‘THE WITNESS (Miss Laron): I don't know whether they were Lisa's tricks or not. They could have been (defendant Hargrove's). I'm not sure.
‘Q. BY MR. SEGAL: So you don't know whose tricks you were actually performing, isn't that right, Pamela?
‘A. When (defendant Hargrove) come up and told me I had a trick to perform
‘Q. Would you answer the question? * * *
‘THE WITNESS: I'm not sure.’ (Italics added.)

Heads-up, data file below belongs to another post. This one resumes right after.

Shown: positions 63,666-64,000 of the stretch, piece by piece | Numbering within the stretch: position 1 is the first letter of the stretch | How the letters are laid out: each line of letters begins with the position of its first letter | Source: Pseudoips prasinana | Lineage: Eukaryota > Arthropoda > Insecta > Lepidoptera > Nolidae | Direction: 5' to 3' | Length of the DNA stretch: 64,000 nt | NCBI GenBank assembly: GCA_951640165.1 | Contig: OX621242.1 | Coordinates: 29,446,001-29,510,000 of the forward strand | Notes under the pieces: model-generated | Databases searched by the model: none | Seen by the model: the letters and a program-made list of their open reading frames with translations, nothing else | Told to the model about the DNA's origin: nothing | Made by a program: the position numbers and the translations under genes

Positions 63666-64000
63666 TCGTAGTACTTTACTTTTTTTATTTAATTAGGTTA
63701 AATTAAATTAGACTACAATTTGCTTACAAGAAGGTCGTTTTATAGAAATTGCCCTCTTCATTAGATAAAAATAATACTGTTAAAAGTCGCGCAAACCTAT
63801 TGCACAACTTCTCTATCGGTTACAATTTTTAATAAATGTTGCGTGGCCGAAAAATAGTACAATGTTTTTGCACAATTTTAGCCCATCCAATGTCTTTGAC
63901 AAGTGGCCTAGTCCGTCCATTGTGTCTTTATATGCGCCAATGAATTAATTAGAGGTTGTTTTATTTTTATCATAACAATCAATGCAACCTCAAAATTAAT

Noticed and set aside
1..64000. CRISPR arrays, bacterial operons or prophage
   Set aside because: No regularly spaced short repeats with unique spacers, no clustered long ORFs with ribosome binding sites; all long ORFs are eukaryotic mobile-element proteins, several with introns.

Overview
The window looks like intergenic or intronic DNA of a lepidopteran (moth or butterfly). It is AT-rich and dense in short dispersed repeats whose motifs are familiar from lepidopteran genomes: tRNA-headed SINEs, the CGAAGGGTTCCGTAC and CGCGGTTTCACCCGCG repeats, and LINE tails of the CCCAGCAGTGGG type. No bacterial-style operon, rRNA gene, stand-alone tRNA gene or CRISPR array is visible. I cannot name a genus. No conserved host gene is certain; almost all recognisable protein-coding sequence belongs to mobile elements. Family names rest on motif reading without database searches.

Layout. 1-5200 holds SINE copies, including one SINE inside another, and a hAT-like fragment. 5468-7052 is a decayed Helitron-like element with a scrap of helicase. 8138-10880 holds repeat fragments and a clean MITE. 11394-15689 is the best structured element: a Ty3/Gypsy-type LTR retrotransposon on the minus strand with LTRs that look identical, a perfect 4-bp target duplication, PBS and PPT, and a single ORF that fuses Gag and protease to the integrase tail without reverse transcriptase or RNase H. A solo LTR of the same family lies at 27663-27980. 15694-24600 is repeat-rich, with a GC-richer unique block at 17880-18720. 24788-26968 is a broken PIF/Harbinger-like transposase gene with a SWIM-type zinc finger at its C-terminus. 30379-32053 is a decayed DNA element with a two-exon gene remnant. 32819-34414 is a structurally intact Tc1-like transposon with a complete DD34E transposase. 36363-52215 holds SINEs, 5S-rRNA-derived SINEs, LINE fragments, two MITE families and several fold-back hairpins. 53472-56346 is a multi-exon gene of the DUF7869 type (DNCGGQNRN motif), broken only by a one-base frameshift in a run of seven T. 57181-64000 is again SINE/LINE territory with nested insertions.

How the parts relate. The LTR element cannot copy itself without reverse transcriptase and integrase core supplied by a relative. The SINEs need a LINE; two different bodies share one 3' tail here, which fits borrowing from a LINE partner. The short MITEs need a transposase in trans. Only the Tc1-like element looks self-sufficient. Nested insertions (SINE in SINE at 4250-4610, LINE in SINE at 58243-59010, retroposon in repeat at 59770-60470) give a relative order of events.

Such uncertainty on the part of the complaining witness is reflected in the vagueness of much of the rest of her testimony and in the confusion demonstrated by (1) her admitted mistake in testifying at length at the preliminary examination that these defendants were involved in the Prince and McDonald incidents, (2) her admitted mistakes as to the date that she met defendants and the place where she lived with them, and (3) her impeachment on the details of the act of prostitution assertedly committed with ‘William’ at the Statler Hilton Hotel. By contrast, the explanation given on the stand by defendant Hargrove appears straightforward and plausible, and was not shaken in any significant respect by the prosecution. After consideration of the entire record we are of the opinion that it is reasonably probable that a result more favorable to defendants would have been reached in the absence of these errors, and hence that the judgments of conviction must be reversed. (People v. Watson (1956), supra, 46 Cal.2d 818, 836(12), 299 P.2d 243.)